Hardcore – Producer Tom Werman has gone on record stating that Dee doesn’t like to give credit to anyone else but himself. So how does Werman explain the song Hardcore. This is Dee, giving credit to Lemmy Kilmeister from Motorhead.

The power chord is all he needs
Kill or be killed his only creed
While death is certain, life is not
So he strikes while the iron’s hot

I love the Kill or Be Killed reference in this song.

Our Voice Will Be Heard is another Stay Hungry off cut. To plagiarise Dee, “another angry, young rocker anthem I’ve written over the years.” It’s about standing up and believing in yourself.

We are the people, we are the one
We’ve got the numbers, we’ll have the fun
Raise your fist in the air, show them all that you dare
And they’ll know, yes they’ll know

Our voice will be heard

You can tell that Dee went back to this song as a reference point when he was writing Wake Up (The Sleeping Giant). That is what artists do. They go back to their own body of work, twist it, rewrite it and make it better.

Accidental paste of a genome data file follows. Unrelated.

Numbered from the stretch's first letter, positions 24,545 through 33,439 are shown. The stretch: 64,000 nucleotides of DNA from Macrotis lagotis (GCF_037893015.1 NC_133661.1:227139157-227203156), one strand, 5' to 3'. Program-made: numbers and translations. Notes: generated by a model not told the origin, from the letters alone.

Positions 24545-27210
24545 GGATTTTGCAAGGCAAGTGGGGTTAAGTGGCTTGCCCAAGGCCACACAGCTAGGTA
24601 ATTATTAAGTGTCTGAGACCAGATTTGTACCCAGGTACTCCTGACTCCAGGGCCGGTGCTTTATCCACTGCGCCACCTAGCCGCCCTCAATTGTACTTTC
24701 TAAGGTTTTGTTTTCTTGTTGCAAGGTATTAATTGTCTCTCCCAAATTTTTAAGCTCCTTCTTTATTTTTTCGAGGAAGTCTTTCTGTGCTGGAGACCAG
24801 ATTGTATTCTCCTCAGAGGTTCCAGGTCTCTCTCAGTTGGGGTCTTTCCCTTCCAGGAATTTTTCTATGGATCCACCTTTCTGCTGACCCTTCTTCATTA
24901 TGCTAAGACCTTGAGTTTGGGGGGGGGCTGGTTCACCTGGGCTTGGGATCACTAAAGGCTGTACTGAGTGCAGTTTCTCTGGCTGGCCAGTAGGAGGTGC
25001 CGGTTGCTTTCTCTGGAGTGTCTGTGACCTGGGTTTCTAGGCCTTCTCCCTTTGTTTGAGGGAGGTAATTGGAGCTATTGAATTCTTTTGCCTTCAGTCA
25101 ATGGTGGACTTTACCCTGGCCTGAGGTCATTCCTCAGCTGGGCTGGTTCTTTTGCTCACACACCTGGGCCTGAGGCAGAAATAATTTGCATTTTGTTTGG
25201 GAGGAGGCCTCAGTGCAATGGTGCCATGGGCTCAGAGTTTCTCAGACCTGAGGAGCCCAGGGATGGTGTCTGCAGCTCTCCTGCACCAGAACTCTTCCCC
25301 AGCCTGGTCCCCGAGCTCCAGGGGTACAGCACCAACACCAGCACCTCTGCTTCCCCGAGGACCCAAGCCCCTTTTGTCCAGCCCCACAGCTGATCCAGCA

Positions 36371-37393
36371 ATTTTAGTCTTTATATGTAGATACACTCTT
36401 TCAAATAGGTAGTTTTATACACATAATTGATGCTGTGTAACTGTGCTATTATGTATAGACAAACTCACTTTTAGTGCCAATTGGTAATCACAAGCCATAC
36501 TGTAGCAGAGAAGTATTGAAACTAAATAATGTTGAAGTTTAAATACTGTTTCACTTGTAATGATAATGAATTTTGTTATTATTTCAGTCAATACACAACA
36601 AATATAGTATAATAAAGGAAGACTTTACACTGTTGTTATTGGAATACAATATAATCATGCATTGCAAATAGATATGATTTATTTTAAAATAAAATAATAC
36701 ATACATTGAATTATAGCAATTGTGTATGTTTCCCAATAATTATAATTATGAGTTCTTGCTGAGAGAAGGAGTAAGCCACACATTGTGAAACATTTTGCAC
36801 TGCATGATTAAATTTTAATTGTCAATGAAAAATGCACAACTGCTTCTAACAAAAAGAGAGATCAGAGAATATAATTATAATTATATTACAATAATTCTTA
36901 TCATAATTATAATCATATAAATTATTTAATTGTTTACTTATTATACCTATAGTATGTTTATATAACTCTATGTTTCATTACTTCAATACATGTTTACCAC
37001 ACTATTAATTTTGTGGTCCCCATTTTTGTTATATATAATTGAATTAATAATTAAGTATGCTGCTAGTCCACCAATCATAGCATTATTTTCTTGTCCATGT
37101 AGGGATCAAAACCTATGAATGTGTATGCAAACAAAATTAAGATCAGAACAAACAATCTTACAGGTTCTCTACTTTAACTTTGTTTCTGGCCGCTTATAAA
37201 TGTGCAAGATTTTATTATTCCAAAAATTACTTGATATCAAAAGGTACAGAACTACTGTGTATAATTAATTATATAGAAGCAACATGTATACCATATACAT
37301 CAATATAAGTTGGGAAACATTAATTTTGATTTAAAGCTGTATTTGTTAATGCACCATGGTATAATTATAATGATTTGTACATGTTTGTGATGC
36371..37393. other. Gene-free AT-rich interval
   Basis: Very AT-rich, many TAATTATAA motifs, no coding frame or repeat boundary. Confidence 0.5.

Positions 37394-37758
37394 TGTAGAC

Isn’t It Time was originally written for the Desperado record. It was one of the first songs written by Dee and Torme. As Dee mentions in the booklet, “when Bernie and I started writing together, we had no band, no record contract, no band name and no real direction. As we worked together, a theme (albeit a Western one) started to come through. This is a great pop metal tune that didn’t fit into what became the Desperado sound.”

The song Desperado was meant to be the theme song of the Desperado project, instead it is seen as an epitaph of a dark period in Dee’s life.

Now just look how much you gave
The people that you tried to save
They don’t even wanna talk to you
And when you see just what you are